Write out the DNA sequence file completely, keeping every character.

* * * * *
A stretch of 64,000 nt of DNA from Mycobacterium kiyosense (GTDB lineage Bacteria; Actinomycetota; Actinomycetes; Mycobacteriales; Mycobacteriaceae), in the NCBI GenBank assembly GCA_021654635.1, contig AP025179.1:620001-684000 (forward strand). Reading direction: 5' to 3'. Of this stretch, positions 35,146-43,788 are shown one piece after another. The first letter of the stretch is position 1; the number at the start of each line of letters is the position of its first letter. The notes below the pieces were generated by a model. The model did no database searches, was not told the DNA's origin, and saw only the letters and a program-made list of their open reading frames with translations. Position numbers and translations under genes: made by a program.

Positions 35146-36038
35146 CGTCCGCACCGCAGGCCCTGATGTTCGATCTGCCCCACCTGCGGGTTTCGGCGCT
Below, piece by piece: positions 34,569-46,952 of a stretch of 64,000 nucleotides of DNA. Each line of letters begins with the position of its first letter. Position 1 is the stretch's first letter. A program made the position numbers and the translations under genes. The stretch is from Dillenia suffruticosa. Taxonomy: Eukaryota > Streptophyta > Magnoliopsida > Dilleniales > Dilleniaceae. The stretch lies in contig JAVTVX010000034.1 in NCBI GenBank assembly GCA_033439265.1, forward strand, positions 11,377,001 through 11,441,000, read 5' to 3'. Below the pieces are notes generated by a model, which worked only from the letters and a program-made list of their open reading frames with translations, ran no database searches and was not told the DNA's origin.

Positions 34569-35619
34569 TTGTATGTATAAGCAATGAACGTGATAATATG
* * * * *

A stretch of 64,000 nt of DNA from Mycobacterium kiyosense (GTDB lineage Bacteria; Actinomycetota; Actinomycetes; Mycobacteriales; Mycobacteriaceae), in the NCBI GenBank assembly GCA_021654635.1, contig AP025179.1:620001-684000 (forward strand). Reading direction: 5' to 3'. Of this stretch, positions 35,146-43,788 are shown one piece after another. The first letter of the stretch is position 1; the number at the start of each line of letters is the position of its first letter. The notes below the pieces were generated by a model. The model did no database searches, was not told the DNA's origin, and saw only the letters and a program-made list of their open reading frames with translations. Position numbers and translations under genes: made by a program.

Positions 35146-36038
35146 CGTCCGCACCGCAGGCCCTGATGTTCGATCTGCCCCACCTGCGGGTTTCGGCGCT
Below, piece by piece: positions 34,569-46,952 of a stretch of 64,000 nucleotides of DNA. Each line of letters begins with the position of its first letter. Position 1 is the stretch's first letter. A program made the position numbers and the translations under genes. The stretch is from Dillenia suffruticosa. Taxonomy: Eukaryota > Streptophyta > Magnoliopsida > Dilleniales > Dilleniaceae. The stretch lies in contig JAVTVX010000034.1 in NCBI GenBank assembly GCA_033439265.1, forward strand, positions 11,377,001 through 11,441,000, read 5' to 3'. Below the pieces are notes generated by a model, which worked only from the letters and a program-made list of their open reading frames with translations, ran no database searches and was not told the DNA's origin.

Positions 34569-35619
34569 TTGTATGTATAAGCAATGAACGTGATAATATG